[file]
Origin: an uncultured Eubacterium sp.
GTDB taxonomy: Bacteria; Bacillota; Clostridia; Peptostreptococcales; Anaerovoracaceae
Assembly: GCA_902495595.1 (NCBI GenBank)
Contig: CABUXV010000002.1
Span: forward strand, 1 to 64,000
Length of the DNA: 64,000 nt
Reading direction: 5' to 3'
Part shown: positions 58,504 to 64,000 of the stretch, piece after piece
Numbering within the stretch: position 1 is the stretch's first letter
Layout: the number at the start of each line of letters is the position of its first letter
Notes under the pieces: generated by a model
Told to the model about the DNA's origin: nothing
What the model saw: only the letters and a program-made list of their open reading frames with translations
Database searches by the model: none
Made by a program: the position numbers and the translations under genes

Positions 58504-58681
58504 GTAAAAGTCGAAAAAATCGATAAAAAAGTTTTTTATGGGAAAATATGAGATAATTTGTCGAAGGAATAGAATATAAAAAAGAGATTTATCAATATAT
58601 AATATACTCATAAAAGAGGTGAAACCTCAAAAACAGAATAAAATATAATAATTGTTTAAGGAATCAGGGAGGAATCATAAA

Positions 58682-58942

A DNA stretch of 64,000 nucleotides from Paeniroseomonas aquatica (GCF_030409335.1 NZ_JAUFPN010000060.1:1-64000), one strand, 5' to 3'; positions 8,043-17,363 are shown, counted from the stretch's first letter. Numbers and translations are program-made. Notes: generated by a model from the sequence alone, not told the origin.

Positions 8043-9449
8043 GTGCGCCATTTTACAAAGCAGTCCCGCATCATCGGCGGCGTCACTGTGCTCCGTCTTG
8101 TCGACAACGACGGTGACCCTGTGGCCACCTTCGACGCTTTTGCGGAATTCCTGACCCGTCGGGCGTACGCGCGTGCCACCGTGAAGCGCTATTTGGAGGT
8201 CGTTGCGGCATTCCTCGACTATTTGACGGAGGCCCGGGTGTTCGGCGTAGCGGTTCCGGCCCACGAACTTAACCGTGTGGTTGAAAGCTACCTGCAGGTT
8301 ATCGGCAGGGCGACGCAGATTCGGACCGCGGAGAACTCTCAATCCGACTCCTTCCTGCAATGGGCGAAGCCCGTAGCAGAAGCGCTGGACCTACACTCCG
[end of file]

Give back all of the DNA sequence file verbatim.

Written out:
Origin: an uncultured Eubacterium sp.
GTDB taxonomy: Bacteria; Bacillota; Clostridia; Peptostreptococcales; Anaerovoracaceae
Assembly: GCA_902495595.1 (NCBI GenBank)
Contig: CABUXV010000002.1
Span: forward strand, 1 to 64,000
Length of the DNA: 64,000 nt
Reading direction: 5' to 3'
Part shown: positions 58,504 to 64,000 of the stretch, piece after piece
Numbering within the stretch: position 1 is the stretch's first letter
Layout: the number at the start of each line of letters is the position of its first letter
Notes under the pieces: generated by a model
Told to the model about the DNA's origin: nothing
What the model saw: only the letters and a program-made list of their open reading frames with translations
Database searches by the model: none
Made by a program: the position numbers and the translations under genes

Positions 58504-58681
58504 GTAAAAGTCGAAAAAATCGATAAAAAAGTTTTTTATGGGAAAATATGAGATAATTTGTCGAAGGAATAGAATATAAAAAAGAGATTTATCAATATAT
58601 AATATACTCATAAAAGAGGTGAAACCTCAAAAACAGAATAAAATATAATAATTGTTTAAGGAATCAGGGAGGAATCATAAA

Positions 58682-58942

A DNA stretch of 64,000 nucleotides from Paeniroseomonas aquatica (GCF_030409335.1 NZ_JAUFPN010000060.1:1-64000), one strand, 5' to 3'; positions 8,043-17,363 are shown, counted from the stretch's first letter. Numbers and translations are program-made. Notes: generated by a model from the sequence alone, not told the origin.

Positions 8043-9449
8043 GTGCGCCATTTTACAAAGCAGTCCCGCATCATCGGCGGCGTCACTGTGCTCCGTCTTG
8101 TCGACAACGACGGTGACCCTGTGGCCACCTTCGACGCTTTTGCGGAATTCCTGACCCGTCGGGCGTACGCGCGTGCCACCGTGAAGCGCTATTTGGAGGT
8201 CGTTGCGGCATTCCTCGACTATTTGACGGAGGCCCGGGTGTTCGGCGTAGCGGTTCCGGCCCACGAACTTAACCGTGTGGTTGAAAGCTACCTGCAGGTT
8301 ATCGGCAGGGCGACGCAGATTCGGACCGCGGAGAACTCTCAATCCGACTCCTTCCTGCAATGGGCGAAGCCCGTAGCAGAAGCGCTGGACCTACACTCCG